“Even though Ms. Gregson might very well have had a desire to return home, and was unhappy to continue to reside in the long-term care facility, and there may have been transitory discussion of various proposals, no plan was ever made to accomplish this, and it was unrealistic in the circumstances given her physical condition and her lack of capacity.”
Justice Gibson cited Maracle v. Bay of Quinte Mutual Insurance Co. et al., released in 2010 by the Ontario Superior Court of Justice.
In early 2005, a home owned by Lillian Jane Maracle was found to have several inches of water in the basement. Maracle, in her 80s at the time, had been sent to hospital the previous June and released to a care home. She and her family continued to visit the home throughout 2004. The utilities were kept on and Maracle still had belongings in the home. Maracle lived in the care home until she died in January of 2007.
Under Maracle’s policy with Bay of Quinte Mutual, “vacant” means the occupant has moved out with no intent to return, Justice Rick Leroy wrote in his ruling.
“A newly constructed dwelling is vacant after it is completed and before the occupants move in. Furthermore, the dwelling is also vacant when the occupants move out and before any new occupant moves in,” Justice Leroy wrote in Maracle. Ultimately, Justice Leroy ruled in favour of the insurer, on the grounds that an exclusion for vacant property applied in that case.
In the Bay of Quinte Mutual policy, the term “vacant” does not apply to an occupier who moves out of premises temporarily with the intent to return to live there, wrote Justice Leroy.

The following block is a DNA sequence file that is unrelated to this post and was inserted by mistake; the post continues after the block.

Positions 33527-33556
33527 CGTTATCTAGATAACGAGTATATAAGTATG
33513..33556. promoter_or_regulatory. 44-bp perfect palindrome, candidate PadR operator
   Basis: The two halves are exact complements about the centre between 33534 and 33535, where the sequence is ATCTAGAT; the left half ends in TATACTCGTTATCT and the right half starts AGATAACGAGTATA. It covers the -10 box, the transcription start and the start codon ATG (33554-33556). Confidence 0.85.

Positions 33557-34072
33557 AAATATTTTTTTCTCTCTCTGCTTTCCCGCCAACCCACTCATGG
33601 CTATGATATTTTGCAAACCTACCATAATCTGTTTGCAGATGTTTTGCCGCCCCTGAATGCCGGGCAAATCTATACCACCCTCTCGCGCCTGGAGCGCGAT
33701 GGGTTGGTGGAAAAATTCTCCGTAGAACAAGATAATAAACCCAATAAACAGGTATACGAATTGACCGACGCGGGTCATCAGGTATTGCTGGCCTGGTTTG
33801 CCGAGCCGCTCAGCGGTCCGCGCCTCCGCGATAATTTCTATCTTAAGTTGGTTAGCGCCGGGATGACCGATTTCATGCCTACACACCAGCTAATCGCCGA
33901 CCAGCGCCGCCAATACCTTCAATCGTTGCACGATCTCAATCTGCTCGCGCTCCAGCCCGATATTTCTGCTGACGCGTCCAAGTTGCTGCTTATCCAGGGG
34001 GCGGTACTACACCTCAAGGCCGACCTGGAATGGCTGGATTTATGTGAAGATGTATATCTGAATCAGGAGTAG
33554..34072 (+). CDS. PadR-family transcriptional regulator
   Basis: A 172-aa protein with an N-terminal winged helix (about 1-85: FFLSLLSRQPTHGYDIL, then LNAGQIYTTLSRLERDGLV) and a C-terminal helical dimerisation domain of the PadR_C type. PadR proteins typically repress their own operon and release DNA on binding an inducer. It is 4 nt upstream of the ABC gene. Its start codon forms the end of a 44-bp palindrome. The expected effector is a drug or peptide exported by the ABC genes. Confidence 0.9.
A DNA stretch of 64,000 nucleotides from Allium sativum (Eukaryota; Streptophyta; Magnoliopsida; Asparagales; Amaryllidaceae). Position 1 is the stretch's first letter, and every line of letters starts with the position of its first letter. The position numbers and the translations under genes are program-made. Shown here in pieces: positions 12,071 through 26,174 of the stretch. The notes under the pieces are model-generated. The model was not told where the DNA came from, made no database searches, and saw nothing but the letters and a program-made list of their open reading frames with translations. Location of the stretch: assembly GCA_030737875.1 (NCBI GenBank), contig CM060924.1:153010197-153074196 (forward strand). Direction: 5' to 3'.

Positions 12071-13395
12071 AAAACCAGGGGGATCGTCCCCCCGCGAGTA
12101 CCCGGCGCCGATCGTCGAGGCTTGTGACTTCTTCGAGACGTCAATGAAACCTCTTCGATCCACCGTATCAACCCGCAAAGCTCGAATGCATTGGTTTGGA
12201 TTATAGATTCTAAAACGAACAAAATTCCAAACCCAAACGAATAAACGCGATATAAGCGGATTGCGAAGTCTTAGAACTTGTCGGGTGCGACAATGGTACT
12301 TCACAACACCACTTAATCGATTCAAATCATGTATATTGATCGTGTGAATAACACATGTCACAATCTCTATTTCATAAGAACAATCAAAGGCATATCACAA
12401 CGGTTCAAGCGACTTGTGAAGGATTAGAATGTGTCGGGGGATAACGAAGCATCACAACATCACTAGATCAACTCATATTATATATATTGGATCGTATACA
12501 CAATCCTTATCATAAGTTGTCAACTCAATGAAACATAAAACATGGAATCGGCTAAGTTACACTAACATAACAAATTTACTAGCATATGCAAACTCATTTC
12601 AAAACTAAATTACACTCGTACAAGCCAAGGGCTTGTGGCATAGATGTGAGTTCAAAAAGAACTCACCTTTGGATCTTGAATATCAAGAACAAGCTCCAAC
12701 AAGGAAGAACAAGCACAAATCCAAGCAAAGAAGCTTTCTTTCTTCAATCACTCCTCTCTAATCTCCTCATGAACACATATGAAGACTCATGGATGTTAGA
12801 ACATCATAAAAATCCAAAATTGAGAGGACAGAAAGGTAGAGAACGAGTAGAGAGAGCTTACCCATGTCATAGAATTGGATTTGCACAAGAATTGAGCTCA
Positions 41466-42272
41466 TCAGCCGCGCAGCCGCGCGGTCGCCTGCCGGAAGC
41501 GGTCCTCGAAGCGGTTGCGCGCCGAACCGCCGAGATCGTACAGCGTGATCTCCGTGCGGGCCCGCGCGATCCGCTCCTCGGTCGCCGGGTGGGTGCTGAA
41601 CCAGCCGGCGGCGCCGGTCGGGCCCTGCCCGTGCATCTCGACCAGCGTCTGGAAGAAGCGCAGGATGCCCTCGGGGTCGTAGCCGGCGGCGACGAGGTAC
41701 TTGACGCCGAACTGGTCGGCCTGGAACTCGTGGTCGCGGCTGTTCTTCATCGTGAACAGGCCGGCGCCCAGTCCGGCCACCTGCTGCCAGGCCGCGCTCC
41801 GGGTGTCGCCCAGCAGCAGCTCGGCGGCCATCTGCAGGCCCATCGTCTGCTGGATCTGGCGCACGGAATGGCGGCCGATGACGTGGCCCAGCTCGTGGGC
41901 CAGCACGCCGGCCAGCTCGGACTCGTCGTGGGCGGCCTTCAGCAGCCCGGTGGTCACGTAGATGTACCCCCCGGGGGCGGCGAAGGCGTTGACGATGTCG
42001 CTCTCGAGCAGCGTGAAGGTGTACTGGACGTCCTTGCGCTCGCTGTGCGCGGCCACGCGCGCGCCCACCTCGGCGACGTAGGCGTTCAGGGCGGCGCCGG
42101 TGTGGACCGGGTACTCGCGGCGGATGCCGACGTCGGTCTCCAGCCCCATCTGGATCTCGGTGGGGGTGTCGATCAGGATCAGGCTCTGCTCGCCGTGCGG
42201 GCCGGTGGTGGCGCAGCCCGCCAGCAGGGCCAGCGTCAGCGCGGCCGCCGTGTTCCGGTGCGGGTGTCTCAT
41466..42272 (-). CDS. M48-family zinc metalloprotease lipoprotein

“That is not to say that a former occupant might not return for transitory purposes. The premises would be regarded as vacant within the meaning of the policy if the occupant moved out with no intent to return ‘as an occupant’” he wrote.
A home could still be considered vacant, for the purpose of exclusion, even if the utilities stay on some of the client’s belongings are still there.
“The thrust of the exclusion is that when no one lives or resides (and I use these terms as equivalent for the purposes of these circumstances, recognizing that lives encompasses a larger group than those who reside in a dwelling) in a dwelling the risk of loss or at least the cost of a loss is significantly increased,” wrote Justice LeRoy. “Accidents happen with or without occupancy. Mitigation is eviscerated in a vacant dwelling.”
In Maracle’s case, a broken water line caused water to be released and had that problem been discovered right away, it could have been mitigated.
“The premises are vacant where the occupant has moved out with no intent to return and before a new occupant has moved in. The presence of furnishings may make it more difficult for the insurer to prove that the insured moved out without intention to return but the fact of furnishings remaining does not mean necessarily that the insured intends to return to occupy the premises,” Justice LeRoy wrote in Maracle.
Feature image via iStock.com/Daisy-Daisy